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Snapchat's New Glasses Can Capture Video

Snapchat is getting its first hardware product — and a new name. The maker of the popular messaging and photo-sharing app is coming out with a pair of glasses featuring a built-in camera that can capture snippets of video to share with others.

Credit: Snap

(Image credit: Snap)

The glasses, called Spectacles, were first spotted Firday (Sept. 23) by Business Insider in a leaked promotional video. More details about Spectacles followed later in the evening from a Wall Street Journal report on the plans of the newly renamed Snap, Inc. (The new name is supposed to reflect that the company is more than just Snapchat.)

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According to the Wall Street Journal, Spectacles are a regular pair of $129 sunglasses available in black, teal and coral. There's a camera attached to one of the lenses along with a button that you tap to record a video. You record new clips every time you tap the button, and video syncs wirelessly over either Bluetooth or Wi-Fi to your smartphone for easy sharing, Snap says.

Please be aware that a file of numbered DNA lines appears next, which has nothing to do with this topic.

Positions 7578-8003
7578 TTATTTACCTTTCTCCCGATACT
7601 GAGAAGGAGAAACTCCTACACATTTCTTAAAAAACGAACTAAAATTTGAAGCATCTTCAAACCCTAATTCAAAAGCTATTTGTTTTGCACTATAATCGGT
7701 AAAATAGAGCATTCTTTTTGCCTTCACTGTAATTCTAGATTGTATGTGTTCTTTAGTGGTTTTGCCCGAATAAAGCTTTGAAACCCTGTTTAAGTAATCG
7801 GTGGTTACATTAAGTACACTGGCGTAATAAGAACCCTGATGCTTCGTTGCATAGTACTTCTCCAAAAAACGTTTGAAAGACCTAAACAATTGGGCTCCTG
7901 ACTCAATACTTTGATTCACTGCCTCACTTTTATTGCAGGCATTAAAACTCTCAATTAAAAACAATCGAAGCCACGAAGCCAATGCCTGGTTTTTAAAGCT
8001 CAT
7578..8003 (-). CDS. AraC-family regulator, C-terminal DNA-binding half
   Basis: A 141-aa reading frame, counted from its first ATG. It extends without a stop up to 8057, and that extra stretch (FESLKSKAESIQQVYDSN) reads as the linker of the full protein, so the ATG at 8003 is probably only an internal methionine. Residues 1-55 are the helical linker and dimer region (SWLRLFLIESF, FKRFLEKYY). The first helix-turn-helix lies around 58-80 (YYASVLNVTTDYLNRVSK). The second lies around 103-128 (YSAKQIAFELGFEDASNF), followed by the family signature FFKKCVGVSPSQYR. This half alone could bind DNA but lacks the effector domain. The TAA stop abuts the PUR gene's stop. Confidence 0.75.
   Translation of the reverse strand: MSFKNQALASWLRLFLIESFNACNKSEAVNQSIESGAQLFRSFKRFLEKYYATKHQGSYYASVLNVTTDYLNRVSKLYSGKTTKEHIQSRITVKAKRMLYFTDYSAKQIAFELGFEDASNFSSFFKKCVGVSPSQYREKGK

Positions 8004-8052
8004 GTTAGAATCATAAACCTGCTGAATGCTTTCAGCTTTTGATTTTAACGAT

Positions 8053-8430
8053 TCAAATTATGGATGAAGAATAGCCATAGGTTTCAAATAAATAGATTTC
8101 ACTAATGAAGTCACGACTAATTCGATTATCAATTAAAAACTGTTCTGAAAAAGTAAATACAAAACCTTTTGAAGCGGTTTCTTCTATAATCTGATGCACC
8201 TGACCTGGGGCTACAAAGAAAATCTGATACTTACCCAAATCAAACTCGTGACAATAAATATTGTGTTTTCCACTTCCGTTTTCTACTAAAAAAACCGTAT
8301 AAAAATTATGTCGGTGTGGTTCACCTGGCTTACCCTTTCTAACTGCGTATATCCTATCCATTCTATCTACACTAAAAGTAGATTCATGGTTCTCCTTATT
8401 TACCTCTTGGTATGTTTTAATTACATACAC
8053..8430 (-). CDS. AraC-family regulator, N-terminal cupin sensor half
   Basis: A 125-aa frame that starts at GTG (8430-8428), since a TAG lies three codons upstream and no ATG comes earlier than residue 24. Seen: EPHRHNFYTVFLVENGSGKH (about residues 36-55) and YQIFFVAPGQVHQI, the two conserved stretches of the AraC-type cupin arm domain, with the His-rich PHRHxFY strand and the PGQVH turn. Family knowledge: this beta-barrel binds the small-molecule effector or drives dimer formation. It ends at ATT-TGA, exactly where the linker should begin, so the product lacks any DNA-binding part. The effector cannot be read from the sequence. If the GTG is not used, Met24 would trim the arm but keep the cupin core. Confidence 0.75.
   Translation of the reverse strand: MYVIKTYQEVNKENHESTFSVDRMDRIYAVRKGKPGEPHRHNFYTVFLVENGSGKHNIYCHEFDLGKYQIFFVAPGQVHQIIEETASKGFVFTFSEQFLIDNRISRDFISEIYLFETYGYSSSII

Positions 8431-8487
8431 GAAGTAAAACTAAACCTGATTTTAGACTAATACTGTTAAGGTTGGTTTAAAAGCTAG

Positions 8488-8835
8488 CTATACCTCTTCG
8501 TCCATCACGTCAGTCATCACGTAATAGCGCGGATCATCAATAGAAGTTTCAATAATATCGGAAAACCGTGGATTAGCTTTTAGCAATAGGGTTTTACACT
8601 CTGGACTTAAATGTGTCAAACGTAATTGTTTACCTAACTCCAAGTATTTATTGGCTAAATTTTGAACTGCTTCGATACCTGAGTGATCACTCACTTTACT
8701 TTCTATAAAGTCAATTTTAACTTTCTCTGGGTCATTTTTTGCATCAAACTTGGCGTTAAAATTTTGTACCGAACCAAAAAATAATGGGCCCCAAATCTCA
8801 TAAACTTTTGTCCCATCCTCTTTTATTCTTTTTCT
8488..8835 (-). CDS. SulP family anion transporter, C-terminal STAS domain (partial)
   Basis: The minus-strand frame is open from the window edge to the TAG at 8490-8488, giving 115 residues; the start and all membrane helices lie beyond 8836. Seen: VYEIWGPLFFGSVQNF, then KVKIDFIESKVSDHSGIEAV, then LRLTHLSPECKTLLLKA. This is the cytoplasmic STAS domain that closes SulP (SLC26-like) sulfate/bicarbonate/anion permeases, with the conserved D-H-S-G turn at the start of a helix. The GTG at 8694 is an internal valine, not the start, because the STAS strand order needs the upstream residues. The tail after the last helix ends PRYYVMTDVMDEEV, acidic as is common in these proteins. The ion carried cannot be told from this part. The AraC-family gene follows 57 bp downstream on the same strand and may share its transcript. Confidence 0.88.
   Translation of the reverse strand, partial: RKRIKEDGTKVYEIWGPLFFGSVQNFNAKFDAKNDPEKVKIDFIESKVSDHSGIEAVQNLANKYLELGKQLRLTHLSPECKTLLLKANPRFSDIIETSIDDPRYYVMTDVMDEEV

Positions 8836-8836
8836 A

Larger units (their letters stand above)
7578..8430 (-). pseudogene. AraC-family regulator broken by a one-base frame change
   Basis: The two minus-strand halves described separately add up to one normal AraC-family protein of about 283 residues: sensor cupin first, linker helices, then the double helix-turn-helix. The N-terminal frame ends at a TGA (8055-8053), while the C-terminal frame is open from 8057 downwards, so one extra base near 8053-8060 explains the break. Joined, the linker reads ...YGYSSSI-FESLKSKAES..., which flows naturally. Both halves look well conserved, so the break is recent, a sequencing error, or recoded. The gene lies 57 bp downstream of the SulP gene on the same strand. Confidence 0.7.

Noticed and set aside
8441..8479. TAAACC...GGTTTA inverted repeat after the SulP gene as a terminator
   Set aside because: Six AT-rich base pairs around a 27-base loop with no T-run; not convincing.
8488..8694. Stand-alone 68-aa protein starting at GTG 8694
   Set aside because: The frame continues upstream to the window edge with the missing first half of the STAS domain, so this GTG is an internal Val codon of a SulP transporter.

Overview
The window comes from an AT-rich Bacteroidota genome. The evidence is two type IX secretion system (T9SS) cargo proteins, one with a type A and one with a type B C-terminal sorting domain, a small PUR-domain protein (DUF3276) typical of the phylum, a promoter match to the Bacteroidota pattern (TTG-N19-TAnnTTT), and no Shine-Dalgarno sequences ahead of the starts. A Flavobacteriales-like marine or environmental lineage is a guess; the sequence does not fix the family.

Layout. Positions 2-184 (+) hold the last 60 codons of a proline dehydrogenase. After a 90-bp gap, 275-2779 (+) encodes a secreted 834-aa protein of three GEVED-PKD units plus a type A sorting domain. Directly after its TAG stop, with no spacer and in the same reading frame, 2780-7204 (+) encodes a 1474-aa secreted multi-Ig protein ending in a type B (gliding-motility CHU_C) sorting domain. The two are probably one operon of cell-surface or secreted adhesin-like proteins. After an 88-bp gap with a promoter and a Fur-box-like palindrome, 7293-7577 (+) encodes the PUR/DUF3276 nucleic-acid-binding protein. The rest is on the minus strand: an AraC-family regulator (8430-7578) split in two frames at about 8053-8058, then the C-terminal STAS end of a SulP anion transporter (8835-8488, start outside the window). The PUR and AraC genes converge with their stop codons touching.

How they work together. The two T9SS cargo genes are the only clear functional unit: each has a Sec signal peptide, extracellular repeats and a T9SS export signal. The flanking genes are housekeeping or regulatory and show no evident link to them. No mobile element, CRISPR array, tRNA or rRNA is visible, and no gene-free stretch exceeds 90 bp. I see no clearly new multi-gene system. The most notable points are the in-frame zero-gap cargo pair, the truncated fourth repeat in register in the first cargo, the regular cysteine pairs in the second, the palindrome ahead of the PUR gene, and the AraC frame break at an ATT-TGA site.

The video on Business Insider provides a little more detail on how the recording will work, with a circle of lights around the camera to flash to let people know they're being recorded. And Snapchat has since published a promotional video of its own that reveals more about the new glasses.

The footage captured by Spectacle will be different than what you're used to from smartphone cameras, based on the Wall Street Journal's report. For one thing, the Spectacle camera has a 115-degree lens. It also shoots circular video instead of the square footage we're accustomed to seeing — Snap's Evan Spiegel tells the Journal the circular look will feel more like human vision.

While you record 10-second bursts of video with one tap, reports about Spectacles suggest you'll be able to extend the length of a video clip by up to 30 seconds by tapping the button on your glasses. If you don't have a phone handy, video is stored on the glasses until you can sync it.

There are two potentially appealing things about placing a video camera on glasses. For one, as Spiegel points out to the Journal, it gives the people watching the video clips the same perspective you had as you captured the footage, creating a potentially shared experience. For another, it frees up your hands. And as someone who's spent a lot of time at children's birthday parties, dance recitals and family get-togethers gripping a smartphone to capture videos, I certainly appreciate to go hands-free while filming memories.

Snap says that Spectacles will be available "soon," with the Wall Street Journal reporting the glasses are slated for a fall release.

Editors' Note: This article was originally published Sept. 23, but updated with additional information on Spectacles on Sept. 26 at 12:04 p.m. ET.